Mobile health just beginning to break barriers

Most songwriters born before the year 1987 may remember that collaboration was a more arduous, physical process before Apple's GarageBand software application, smartphones apps and even email became widely adopted. Historically, the process involved meeting another human in person to play physical instruments that produced sound. Geographic boundaries actually hindered the songwriting process as time and space seemed to have a limited number of workarounds. One of these solutions involved sending recordings of song ideas through the mail where possible turnaround times hovered between days or weeks.

In contrast, the idea and act of sharing ideas in 2012 has been greatly reduced to the near effortless push of buttons and a decent Wi-Fi connection.

It's with that thought in mind I came across the report that four diabetic climbers have set their sights to ascend to the base camp of Mount Everest. Using an mHealth system including a glucometer and tablet, their vital signs will be monitored by their regular physicians to assist them in managing their meal times and blood sugar levels. At 16,900 feet, these monitors are expected to provide real-time data crossing not only national, but international boundaries. Just as recording technology has put the power of songwriting into the hands of content creators though modes of inexpensive recording and a medium to share ideas, so has the promise of mHealth unleashed the capability to influence patients' health and physicians' workflow in ways already apparent and those currently unimaginable.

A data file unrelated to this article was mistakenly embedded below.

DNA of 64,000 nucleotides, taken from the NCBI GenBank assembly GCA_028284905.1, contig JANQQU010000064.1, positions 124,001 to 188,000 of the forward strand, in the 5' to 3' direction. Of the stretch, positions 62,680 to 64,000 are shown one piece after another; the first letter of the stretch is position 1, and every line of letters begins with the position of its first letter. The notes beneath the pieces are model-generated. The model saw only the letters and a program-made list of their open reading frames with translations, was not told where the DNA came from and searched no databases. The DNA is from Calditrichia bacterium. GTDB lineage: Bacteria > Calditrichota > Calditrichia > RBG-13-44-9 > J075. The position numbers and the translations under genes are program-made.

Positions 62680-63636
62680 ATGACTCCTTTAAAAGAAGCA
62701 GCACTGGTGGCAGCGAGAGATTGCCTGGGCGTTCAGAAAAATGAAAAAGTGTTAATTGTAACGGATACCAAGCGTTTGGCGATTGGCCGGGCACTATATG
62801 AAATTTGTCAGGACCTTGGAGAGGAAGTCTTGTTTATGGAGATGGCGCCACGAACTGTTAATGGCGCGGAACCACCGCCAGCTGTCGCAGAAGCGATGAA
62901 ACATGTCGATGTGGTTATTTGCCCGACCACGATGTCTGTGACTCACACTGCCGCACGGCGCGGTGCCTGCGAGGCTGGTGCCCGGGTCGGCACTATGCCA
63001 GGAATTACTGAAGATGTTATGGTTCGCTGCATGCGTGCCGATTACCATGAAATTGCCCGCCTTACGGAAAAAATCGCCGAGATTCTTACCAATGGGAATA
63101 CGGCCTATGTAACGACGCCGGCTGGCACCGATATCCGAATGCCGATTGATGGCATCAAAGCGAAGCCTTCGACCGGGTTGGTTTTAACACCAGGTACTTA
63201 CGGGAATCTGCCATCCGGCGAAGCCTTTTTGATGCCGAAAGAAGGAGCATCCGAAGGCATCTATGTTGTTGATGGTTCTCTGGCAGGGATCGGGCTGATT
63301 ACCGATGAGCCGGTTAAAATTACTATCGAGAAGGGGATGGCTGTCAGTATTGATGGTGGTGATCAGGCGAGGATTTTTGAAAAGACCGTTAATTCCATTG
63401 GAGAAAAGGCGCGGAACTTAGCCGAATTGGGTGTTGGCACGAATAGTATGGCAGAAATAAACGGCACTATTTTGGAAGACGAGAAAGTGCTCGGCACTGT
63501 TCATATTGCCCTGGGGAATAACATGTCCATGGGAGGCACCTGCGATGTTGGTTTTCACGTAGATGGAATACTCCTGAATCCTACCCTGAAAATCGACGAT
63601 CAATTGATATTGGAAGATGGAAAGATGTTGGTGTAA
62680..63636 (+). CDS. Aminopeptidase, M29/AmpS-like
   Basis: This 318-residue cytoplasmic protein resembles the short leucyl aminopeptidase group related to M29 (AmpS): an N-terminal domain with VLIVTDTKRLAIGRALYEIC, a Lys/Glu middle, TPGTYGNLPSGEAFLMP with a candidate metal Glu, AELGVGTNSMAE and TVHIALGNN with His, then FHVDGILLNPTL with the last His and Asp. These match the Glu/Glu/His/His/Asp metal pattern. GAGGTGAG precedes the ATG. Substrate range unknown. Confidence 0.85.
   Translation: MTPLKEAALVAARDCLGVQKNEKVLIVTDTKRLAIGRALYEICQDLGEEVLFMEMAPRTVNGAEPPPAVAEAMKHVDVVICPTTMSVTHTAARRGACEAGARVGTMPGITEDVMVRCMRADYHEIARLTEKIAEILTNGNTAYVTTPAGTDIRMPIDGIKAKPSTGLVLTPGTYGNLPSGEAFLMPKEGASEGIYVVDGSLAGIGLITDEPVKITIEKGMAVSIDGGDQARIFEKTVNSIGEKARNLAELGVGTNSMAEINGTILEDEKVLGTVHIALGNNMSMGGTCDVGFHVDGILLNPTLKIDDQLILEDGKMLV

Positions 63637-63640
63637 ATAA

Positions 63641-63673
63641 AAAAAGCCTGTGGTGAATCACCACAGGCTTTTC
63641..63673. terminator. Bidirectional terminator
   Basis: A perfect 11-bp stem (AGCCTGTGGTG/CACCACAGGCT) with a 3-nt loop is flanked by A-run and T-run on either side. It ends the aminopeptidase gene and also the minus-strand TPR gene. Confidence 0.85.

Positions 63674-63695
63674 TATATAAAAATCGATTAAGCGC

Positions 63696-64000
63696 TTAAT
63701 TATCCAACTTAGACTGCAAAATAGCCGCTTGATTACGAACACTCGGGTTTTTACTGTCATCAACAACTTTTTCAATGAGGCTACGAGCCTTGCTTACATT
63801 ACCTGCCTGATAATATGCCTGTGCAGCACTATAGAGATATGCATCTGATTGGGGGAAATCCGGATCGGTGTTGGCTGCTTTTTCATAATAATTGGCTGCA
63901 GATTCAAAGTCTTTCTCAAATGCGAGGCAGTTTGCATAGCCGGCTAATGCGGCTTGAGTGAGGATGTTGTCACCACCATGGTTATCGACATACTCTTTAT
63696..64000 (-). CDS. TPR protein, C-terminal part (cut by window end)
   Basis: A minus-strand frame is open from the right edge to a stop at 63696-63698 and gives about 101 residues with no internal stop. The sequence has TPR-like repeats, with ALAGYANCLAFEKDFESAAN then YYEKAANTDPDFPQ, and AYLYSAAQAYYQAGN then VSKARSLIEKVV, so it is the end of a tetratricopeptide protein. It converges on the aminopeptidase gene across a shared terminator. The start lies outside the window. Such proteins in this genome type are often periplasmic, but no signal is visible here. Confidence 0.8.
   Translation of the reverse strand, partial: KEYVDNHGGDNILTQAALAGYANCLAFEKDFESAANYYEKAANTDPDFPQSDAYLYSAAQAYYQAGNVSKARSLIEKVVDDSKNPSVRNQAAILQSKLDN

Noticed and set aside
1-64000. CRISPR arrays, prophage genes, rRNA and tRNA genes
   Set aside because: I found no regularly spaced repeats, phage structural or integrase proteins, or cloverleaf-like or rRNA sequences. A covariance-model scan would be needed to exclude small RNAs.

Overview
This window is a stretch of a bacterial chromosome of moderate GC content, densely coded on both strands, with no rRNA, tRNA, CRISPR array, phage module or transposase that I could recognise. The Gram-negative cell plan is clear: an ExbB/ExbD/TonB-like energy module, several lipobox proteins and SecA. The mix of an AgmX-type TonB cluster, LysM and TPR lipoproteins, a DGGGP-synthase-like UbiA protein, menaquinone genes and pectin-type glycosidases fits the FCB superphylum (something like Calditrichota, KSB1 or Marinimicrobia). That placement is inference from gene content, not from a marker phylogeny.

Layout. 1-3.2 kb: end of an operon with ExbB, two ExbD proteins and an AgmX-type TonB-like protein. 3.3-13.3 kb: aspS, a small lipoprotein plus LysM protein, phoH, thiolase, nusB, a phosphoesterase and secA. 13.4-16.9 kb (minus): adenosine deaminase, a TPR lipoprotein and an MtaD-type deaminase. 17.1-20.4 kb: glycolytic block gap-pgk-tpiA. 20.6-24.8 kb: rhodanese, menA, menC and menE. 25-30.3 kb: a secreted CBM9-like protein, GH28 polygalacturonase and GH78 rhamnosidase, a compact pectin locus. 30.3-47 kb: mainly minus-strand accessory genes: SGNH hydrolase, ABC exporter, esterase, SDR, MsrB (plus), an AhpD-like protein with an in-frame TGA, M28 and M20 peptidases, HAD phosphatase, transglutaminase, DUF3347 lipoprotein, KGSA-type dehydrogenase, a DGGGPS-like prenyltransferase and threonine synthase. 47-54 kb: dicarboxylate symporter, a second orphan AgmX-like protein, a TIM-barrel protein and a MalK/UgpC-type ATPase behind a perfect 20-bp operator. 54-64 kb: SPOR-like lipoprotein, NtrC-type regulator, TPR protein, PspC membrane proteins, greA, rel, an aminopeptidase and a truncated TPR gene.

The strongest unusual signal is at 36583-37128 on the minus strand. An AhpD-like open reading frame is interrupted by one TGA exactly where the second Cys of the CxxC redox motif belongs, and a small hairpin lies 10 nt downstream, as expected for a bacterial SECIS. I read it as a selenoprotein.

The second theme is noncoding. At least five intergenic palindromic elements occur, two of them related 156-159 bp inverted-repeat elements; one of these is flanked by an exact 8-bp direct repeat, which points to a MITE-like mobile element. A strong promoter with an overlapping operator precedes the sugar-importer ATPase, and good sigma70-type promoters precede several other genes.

With a thus far unabated rollout of calorie counting smartphone apps, health system text messaging initiatives, patient portal improvements and more, technology is priming consumers to take their health into their own hands through stripped barriers. From a peer-reviewed prospective, a Denmark-based provisional study found that an online dialogue between patients and their healthcare providers garnered a "feeling of security" for patients along with a sense of freedom of being readily available to contact their physician.

While there is concern that some apps may not be best suited for elder consumers--a group that is more likely to need such health-benefiting applications--the mHealth movement and it's products still are in a nascent stage. For reflection, the iPhone was unveiled in 2007 with its development beginning in 2004. It's been less than seven years since this now ubiquitous tool found its ways into the limelight for consumers, while currently there are some reports that two out of every three family physicians use smartphones. Mobile health's product and usability more than likely will improve with time as use cases become clearer and functionality for applications is narrowly defined.

And yet, even in its current stage, mHealth is a big hit among younger physicians. The technology allows today's physicians the work/life balance that their predecessors may not have experienced as ties to an office environment for tasks such as documentation and record reviewing gradually are being removed.

I suspect that while great strides of progress have been made in the mHealth arena benefiting both patients and providers, there remains much more innovation and initiatives to come that have yet to be seen. Some people still are getting used to the idea of taking a picture on a phone, much less face recognition technology. With more thought and creativity being funneled into mHealth initiatives and products, I imagine that with adoption, patient empowerment will spark a sea change in how we view our health and capabilities.